you can run but you will only leave a blood trail

Offline Big58cal

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Re: Throwin in the towel
« Reply #16 on: January 21, 2008, 12:11:05 PM »
Bearman, no offense, but you need to chill out a little.  Hoyt is no slouch when it comes to bowhunting, and his advice is just as good as yours. 

None of us were there with him when he shot.  From what I've been able to understand about it all, he wasn't paying attention when he shot the deer and doesn't know what kind of hit he got, and then the rain washed all of the blood away.  At this point, about all that can be done is to start as the last sign he had and start burning some shoe leather.

Everyone does things differently.  Hoyt may do something different than you, but both may work.  Everyone's opinions are valued on here.
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In all seriousness, the Marlin is a great rifle, too. I own a Model 60, one of the best rifles ever made.
Brownings are nice, but in terms of quality AND accuarcy AND ruggedness, it's hard to beat the Marlin.
California sucks that's it.

Offline hoskins

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Re: Throwin in the towel
« Reply #17 on: January 21, 2008, 03:22:59 PM »
 ;D ;D ;D ;D ;D ;D ;D

Offline Tenderfoot

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Re: Throwin in the towel
« Reply #18 on: January 21, 2008, 04:53:59 PM »
I replied to this stuff a while ago...wonder why it didn't post. I did see the shot, very clearly! I saw where the arrow was sticking. It was "brisket" low of the heart and right behind where the leg would come on the instep. The reason was not my aim but my jackets. I get cold easy and was wearing two jackets that day...the two I usualy wear. My lumbar back area had been getting cold, cause my long jacket had been creaping up to the height of the bomber I usualy wear underneath it. So that day(only time I've ever done this) I decided to put the longer tailed jacket on under the bomber-style and tuck it into my trousers to keep the draft off my back. the sleaves on the bomber are a little puffy and the long-tailed on are kinda tight, so I theorized that the puffy sleaves got in the way of my string(the bow has like 6'' brace height-so it's hard to shoot with no sleaves anyways) and casued the arrow to drop. So I put on the two jacket the way I did when I shot low and sure enough of 4 arrows I fire, they all land 5'' low. I switch the jacket layers and shoot 4 more arrows at 15 yards and they all land within an inch of the center.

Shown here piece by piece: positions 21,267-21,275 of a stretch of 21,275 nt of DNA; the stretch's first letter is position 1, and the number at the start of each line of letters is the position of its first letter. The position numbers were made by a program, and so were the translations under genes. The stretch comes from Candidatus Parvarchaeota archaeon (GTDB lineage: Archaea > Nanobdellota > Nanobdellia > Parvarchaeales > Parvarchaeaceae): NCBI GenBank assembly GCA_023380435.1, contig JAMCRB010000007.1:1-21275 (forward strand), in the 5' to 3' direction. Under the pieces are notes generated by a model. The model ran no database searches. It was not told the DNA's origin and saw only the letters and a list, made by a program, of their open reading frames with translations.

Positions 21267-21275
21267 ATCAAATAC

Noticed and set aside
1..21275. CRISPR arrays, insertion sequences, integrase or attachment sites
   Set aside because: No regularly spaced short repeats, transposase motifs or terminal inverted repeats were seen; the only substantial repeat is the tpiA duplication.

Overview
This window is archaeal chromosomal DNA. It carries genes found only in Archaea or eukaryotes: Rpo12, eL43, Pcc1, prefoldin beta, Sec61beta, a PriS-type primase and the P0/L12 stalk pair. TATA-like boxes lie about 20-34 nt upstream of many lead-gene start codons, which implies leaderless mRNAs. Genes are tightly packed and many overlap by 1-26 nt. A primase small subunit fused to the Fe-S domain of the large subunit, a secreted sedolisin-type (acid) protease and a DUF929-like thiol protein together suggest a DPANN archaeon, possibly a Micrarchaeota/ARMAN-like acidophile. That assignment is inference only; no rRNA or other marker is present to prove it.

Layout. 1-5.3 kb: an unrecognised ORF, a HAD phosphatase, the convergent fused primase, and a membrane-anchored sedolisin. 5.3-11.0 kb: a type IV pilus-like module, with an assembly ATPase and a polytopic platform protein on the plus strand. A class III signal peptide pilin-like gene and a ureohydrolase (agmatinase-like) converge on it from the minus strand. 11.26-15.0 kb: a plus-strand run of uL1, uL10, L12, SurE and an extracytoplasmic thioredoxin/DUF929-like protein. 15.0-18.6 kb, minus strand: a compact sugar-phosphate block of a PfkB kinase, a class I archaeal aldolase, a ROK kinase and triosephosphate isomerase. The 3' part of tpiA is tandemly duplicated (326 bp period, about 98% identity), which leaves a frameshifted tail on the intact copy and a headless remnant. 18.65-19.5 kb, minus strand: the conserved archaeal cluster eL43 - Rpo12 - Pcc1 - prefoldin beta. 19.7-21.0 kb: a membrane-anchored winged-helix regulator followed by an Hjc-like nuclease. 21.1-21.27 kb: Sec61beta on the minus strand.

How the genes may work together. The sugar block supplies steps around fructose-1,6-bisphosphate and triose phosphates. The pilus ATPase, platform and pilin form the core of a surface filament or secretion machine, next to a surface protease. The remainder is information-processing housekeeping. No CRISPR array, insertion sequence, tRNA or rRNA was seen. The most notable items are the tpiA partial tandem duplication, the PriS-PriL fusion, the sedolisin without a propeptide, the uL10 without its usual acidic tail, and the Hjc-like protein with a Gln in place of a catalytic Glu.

Offline Big58cal

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Re: Throwin in the towel
« Reply #19 on: January 21, 2008, 05:09:00 PM »
A "brisket" shot is front on and down in between the front legs.  Depending upon the angle that he was quartering away, you could have slipped right in behind that leg/shoulder and not hit anything but meat.  If the shot was really low, you just went through the very bottom of the rib cage, or on the very bottom of the rib cage and made a pretty deep cut.  Or, you could have gone through the bottom of the rib cage, hitting a lung.

Either way, you screwed up with shot placement (too far forward and too low) from the way it sounds, and you screwed up with not practicing with the two jackets on and knowing where your arrows would hit.  It's all been up to you man.  None of us were there with you, so all we can do is guess.  If it were me though, I wouldn't be on the computer.  I would be out doing whatever it takes trying to find the deer.  But none of us can make you go out and look, so it's all up to you.
The only purpose of bread is to hold meat!

John Andrews Is My Hero!

In all seriousness, the Marlin is a great rifle, too. I own a Model 60, one of the best rifles ever made.
Brownings are nice, but in terms of quality AND accuarcy AND ruggedness, it's hard to beat the Marlin.
California sucks that's it.